“What happened in March was quite unprecedented, because the part of the universe that traditionally would be described as higher beta, US tech, suddenly behaved defensively, as these were suddenly the only companies investors believed could still generate earnings, even when we’re all stuck at home.”
The North American weighting in the team’s equity bucket has remained fairly constant, and underweight, at around a third throughout the year.
Exposure is split between the LGIM US Index Fund, Nasdaq Future and Russell 2000 Future, and partially through the L&G AI ETF, which provides diversified exposure to tech.
Throughout the year, as mega-cap tech climbed higher, the team has been adding to what Pioch describes as equity laggards, such as the futures in MSCI Europe Value, Stoxx 600 Autos and Stoxx 600 Telcos.
As a fettered fund of funds, LGIM products account for the bulk of positions in the multi-index range, with 75% having to go into collectives.
“We can populate our asset allocation with those internal building blocks and still offer these funds below 40 basis points for the I share class,” he says.
A handful of iShares dividend products used in the income funds are the only third-party funds in the range. A fettered approach is particularly useful for transparency in the Future World range, Pioch says.
“We really want to be the front runner when it comes to transparency in ESG, so we can explain what the metrics are that we use, how they’re applied, what sort of exposure you can expect from these funds and so on.”
2020 highlighted the limit to monetary policy
Within fixed income, Pioch expects to be in the “lower for longer” environment for years to come, although he does say that the effective lower bound for rates has been reached.
“The European Central Bank’s inaction during 2020 to lower rates, in the face of what really was the biggest economic shock in a generation, shows there is a limit to monetary policy. A fiscal policy response needs to accompany what central banks are doing, and all central banks are now very vocal about this.”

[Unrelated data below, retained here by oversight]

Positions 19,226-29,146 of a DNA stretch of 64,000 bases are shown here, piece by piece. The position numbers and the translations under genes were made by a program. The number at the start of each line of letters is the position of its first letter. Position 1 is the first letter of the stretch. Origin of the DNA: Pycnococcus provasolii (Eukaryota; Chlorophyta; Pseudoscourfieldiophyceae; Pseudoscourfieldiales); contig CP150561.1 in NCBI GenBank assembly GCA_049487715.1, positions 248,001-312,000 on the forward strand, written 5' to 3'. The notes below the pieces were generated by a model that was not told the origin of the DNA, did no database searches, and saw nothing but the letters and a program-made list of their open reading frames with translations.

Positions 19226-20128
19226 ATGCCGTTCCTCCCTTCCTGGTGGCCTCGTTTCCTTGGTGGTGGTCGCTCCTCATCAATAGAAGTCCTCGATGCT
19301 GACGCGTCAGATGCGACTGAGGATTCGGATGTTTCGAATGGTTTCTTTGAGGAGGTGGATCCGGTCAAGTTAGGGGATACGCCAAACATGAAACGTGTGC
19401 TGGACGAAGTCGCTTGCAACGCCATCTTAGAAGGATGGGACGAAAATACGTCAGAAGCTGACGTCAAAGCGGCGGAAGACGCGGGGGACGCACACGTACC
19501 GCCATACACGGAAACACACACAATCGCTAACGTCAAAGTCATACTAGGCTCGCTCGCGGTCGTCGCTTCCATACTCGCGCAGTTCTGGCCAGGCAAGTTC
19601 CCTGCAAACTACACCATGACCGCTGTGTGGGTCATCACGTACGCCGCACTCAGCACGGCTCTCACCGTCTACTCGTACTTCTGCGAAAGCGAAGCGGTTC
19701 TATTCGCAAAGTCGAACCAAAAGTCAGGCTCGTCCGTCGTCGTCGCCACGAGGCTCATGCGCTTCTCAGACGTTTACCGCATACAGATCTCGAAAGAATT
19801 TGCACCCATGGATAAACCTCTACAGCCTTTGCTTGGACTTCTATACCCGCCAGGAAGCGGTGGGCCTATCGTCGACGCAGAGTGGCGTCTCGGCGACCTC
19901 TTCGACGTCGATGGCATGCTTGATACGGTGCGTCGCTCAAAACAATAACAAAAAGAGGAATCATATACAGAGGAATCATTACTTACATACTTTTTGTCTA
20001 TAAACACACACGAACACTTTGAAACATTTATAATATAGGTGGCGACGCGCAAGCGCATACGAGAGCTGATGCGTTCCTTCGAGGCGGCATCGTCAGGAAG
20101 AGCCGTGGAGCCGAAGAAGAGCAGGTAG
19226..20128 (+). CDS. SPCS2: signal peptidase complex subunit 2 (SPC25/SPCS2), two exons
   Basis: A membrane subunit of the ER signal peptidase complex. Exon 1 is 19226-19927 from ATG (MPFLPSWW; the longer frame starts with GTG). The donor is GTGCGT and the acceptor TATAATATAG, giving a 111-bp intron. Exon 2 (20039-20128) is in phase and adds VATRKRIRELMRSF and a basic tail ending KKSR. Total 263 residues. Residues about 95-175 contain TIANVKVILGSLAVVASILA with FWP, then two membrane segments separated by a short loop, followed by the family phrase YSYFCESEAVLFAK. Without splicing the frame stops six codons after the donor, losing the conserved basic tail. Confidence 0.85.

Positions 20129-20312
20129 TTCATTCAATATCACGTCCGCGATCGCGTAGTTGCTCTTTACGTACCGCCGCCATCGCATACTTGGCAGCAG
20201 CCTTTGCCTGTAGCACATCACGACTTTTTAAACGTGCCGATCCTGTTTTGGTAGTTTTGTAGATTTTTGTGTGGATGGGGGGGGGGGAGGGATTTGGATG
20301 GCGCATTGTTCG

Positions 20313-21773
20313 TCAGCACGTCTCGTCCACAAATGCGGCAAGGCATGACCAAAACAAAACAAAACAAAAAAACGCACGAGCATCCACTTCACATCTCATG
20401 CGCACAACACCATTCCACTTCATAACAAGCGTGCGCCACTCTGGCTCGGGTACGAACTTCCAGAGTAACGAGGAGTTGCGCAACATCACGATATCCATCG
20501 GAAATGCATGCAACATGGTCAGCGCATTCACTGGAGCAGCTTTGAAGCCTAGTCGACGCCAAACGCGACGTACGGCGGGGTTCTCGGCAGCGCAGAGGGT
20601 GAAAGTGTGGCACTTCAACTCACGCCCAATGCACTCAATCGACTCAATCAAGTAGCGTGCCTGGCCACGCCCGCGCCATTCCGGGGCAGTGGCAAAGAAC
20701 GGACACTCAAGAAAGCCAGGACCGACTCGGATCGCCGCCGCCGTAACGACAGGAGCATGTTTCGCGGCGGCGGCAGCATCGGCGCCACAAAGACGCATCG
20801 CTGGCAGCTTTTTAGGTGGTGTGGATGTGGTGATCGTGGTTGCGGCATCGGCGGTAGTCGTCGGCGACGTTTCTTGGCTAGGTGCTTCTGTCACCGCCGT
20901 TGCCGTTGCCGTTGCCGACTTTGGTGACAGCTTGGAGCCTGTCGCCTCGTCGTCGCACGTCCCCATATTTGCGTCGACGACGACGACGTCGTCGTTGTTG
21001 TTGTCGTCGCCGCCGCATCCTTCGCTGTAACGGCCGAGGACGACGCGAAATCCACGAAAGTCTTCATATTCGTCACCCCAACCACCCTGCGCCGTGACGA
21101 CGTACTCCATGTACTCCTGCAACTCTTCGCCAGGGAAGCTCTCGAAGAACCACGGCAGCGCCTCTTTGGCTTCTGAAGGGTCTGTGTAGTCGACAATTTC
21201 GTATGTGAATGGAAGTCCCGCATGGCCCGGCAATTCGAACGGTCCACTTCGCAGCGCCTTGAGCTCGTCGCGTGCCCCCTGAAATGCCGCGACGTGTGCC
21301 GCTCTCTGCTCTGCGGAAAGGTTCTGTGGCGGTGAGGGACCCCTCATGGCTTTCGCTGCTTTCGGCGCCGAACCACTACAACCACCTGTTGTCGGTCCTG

Pioch names two ways the LGIM multi-index team is preserving the role of fixed income as traditional bond markets in the US, Europe and UK fail to provide much in the way of enhanced returns or risk mitigation. The first is diversification.
“We need to look further for markets that provide higher yields and steeper yield curves. Markets like South Korea or Australia. We also want to be more nimble in our bond allocation. So if we see opportunity, like we did earlier this year with New Zealand bonds, we add that to the mix.”
The directly held position in a 2029 New Zealand bond was taken out of the portfolio in August, but they still hold the Australian and South Korean 10-year bond futures.
The second is looking for fixed income substitutes, such as bond proxies, to provide stable yield. In 2018, the team worked with LGIM’s product division to help create the Legal & General Global Infrastructure Index Fund.
“Before that, we would use derivatives. So, we would invest in utility futures, which often behave with similar risk-return characteristics to infrastructure, but it only captures a single sector.”
Currencies are another way Pioch and the team manage risk. “We want the flexibility to manage currency exposure independently of underlying assets,” he says. “We’ll build our asset allocation, see what all those exposures mean for our sterling, dollar, euro, and then we can use currency futures and forwards to adjust that.”
With medium-term investment horizon in mind, the team is negative on Japanese yen but positive on Norwegian krone, Swedish krona and Russian ruble.
This article originally appeared in the December 2020 issue of Portfolio Adviser